I’m going to be really impressed if he can drive in the winning runs too! That is something Dougie Alphabet and the rest of the revolving firstbase cast couldn’t seem to do most of last season.

  4. CSTB says:

    Matthews is cut from a somewhat different cloth than most of his colleagues. He usually places a premium on someone taking a principled stand, and of all the writers to criticize Delgado for giving in, he’s one of the most likely.

    And as much as I like kidding around about this, I do pretty much agree with him. What Delgado did for the past 2 seasons took real guts in an absolutely hysterical climate…though granted, Toronto’s far less hysterical. I found his comments yesterday disappointing, but I’m not the one who has to watch out for flying batteries.

  5. David Roth says:

    I don’t know Matthews’ stuff that well — it’s not like I get my sports information from sources other than this one — but my initial displeasure with what he wrote was just a response to its negativity. The constant ripping on/of athletes is lowest common denominator stuff, and I hate it, while this is less distasteful to me (probably because I agree with the writer) than the criticism that would’ve come from the NY Post’s sports page, which manages to be just as know-nothing right-wing as the rest of the paper. Matthews can be right, but I feel more generally that there’s an overabundance of (carping, negative) opinions on sports pages as is. Quite frankly.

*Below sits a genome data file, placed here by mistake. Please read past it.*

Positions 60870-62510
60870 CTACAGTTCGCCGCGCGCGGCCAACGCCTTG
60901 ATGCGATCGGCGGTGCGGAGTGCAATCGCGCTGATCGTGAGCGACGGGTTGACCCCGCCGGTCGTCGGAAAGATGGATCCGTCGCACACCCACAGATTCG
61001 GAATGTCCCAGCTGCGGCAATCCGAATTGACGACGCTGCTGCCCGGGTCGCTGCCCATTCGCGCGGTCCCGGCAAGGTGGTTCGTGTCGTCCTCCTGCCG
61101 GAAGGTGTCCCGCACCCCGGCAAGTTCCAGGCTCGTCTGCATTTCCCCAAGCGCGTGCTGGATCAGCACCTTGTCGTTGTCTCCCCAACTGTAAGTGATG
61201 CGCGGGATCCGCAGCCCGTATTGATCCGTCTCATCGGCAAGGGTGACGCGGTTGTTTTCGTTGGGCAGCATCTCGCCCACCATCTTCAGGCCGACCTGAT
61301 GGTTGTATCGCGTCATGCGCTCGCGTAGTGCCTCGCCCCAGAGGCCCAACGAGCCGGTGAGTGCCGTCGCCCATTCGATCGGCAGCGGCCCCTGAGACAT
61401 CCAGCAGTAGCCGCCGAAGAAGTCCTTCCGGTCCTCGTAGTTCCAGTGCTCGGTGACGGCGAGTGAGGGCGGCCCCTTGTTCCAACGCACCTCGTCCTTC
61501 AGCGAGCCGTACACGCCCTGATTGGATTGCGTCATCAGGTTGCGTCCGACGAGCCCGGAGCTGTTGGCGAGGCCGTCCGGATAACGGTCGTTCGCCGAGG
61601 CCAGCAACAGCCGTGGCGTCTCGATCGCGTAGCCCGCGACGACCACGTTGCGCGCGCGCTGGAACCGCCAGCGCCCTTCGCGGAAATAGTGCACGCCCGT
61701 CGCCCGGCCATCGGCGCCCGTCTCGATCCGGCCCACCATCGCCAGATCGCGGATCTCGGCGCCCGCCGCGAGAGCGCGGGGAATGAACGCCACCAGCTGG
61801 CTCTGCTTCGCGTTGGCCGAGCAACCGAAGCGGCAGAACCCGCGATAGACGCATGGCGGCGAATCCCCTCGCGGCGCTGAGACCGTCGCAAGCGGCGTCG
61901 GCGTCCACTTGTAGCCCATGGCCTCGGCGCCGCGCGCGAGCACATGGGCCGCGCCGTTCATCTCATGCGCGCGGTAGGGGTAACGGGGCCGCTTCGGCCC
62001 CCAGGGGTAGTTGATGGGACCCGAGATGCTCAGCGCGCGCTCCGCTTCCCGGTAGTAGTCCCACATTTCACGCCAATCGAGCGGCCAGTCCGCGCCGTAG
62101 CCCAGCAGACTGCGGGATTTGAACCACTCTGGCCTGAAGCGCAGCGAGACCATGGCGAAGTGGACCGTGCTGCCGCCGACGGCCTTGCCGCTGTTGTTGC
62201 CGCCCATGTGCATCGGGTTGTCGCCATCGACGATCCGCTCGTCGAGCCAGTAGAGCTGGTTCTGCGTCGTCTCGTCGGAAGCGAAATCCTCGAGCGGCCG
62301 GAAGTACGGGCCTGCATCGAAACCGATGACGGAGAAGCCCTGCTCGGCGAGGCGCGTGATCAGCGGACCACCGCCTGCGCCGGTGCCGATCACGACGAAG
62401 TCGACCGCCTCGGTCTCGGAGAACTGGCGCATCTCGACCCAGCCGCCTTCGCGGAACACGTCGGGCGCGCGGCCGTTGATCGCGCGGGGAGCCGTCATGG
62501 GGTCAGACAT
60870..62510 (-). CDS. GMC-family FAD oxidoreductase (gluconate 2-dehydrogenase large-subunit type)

But while I agree with Delgado’s positions — against the war, against US bombing in Vieques, against the designated hitter — I don’t think this was a weak move on his part — in large part because, for most of us, doing what the bosses ask is pretty much the way things go. So changing his position may not be as strong as refusing to stand, but not as weak as Jeff Wilpon and the organization putting pressure on him. Ultimately, it’s symbolic: he’ll continue to do good deeds in Puerto Rico (where he basically built a hospital, then linked it via satellite to Boston’s Children’s Hospital, enabling it to do more complicated surgeries), and he’ll do whatever else he feels he needs to do about the war. I was also a little disappointed by him backing down on this, but a symbolic compromise isn’t the same as actually ceasing to have and voice an opinion (something only right-wing buttheads like Stanton and metal-libertarians like Piazza seem comfortable doing). And he’s still the most interesting Met since… well, Pedro, but before that I don’t even know. Bill Pecota?

  6. CSTB says:

    You weren’t fascinated by banjo-picking/bow-hunting enthusiast Matt Ginter, David?

  7. Xa says:

    Delgado rode his bicycle to games at Skydome.

    That is almost more significant than his public display in the 7th.

    I’ll stand behind him, and not just because I like his butt.

  8. CSTB says:

    that’s nuthin’, I heard Robbie Alomar once took the stairs to a game at Skydome.

    Though the elevator was broken

Leave a Reply

Your email address will not be published. Required fields are marked *